Measure to require GMO labeling fails in California
Nov. 7, 2012
by Ron Sterk
SACRAMENTO, Calif – A ballot measure in California known as “Proposition 37” that would have required labeling of food from bioengineered plants or animals was defeated in Tuesday’s voting, according to late vote tallies from the state.
With 98.5 percent of the precincts partially reporting results as of 8:19 a.m. Central Time, there were 4,809,628 votes against the measure and 4,260,123 votes for it, according to semi-official results from the California Secretary of State’s office. The margin was 53 percent against the measure and 47 percent for it.
Titled “Genetically Engineered Foods. Labeling. Initiative Statute.” and commonly referred to as Proposition 37, if passed would have required “labeling of food sold to consumers made from plants or animals with genetic material changed in specified ways.” It also would have prohibited marketing of such food or other processed for as “natural.” Certain organic foods “unintentionally produced with genetically engineered material” would have been exempted, as were animals fed or injected with bioengineered material but not bioengineered themselves and certain other items, including alcoholic beverages.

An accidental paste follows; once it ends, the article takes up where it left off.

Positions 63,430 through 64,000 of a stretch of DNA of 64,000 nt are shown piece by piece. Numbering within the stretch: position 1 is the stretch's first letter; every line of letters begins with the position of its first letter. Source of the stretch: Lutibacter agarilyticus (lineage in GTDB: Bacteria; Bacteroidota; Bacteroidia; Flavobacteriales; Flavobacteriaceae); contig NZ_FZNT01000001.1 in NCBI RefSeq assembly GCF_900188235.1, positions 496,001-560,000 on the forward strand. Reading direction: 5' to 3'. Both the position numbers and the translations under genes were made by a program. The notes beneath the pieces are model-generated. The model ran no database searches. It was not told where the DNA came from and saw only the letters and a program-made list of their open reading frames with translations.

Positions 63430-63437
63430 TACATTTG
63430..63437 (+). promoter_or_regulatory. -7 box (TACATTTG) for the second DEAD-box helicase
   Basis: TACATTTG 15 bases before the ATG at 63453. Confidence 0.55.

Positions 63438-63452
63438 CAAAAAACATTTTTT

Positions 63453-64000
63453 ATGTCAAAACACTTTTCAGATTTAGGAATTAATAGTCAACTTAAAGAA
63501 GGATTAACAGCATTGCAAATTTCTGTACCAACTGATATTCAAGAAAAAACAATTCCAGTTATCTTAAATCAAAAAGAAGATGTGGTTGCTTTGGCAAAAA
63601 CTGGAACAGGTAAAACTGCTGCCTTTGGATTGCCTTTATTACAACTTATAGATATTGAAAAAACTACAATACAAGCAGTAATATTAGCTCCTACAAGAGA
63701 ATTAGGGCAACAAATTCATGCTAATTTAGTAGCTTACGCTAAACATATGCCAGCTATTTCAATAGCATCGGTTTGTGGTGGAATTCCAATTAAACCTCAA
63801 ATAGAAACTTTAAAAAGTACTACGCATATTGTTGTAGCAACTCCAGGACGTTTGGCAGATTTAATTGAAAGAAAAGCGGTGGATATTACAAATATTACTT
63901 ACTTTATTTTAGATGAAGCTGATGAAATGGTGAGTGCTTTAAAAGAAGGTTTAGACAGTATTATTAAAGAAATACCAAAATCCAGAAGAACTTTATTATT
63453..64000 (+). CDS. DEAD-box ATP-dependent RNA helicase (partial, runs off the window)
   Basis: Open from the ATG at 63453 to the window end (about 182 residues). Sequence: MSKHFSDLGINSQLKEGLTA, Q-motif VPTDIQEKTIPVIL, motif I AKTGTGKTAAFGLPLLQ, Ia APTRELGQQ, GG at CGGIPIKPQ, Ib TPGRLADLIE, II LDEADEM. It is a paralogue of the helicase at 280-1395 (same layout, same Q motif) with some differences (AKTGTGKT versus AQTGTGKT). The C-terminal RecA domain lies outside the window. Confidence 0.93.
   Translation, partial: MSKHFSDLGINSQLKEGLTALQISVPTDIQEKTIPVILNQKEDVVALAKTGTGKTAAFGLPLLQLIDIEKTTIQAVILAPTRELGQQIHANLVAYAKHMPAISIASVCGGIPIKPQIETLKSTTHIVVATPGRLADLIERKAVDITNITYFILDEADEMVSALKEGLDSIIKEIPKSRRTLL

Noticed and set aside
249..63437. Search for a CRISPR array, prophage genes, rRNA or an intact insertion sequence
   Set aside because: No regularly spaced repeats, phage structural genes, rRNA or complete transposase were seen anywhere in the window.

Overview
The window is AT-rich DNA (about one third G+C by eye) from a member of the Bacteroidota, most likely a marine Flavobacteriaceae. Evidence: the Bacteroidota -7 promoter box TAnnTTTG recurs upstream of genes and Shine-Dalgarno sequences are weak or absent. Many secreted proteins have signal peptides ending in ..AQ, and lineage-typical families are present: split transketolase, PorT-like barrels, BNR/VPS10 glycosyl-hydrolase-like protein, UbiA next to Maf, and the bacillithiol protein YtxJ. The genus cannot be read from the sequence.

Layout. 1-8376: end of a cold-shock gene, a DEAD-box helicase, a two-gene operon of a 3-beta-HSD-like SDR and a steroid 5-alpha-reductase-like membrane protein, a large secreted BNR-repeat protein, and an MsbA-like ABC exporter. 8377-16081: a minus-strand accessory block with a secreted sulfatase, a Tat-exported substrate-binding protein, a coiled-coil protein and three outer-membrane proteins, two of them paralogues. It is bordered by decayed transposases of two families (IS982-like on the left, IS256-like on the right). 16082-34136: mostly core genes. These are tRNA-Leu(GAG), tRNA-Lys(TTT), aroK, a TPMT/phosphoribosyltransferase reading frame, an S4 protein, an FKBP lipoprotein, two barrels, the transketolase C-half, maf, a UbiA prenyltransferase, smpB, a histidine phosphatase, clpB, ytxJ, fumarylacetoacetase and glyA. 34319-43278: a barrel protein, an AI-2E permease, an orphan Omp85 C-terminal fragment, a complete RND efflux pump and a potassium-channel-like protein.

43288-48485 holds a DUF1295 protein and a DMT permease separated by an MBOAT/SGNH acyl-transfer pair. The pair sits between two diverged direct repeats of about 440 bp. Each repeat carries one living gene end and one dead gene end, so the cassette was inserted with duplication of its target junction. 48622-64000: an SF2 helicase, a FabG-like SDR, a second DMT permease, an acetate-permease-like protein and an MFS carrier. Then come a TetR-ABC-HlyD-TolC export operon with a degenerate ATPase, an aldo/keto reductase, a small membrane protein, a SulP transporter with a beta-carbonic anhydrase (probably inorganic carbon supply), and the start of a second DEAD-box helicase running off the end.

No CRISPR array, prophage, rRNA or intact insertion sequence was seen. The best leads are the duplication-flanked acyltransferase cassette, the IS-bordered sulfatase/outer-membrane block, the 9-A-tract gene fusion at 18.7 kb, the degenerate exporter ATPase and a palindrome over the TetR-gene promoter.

The Secretary of State’s web site indicated the measure if passed would have increased annual costs “from a few hundred thousand dollars to over $1 million to regulate the labeling of genetically engineered foods.”
Opponents of the measure said it would have raised the food costs to consumers an average of $400 per year. Major food companies including Kellogg, PepsiCo, Kraft Foods, General Mills and ConAgra, and many farm groups opposed the measure.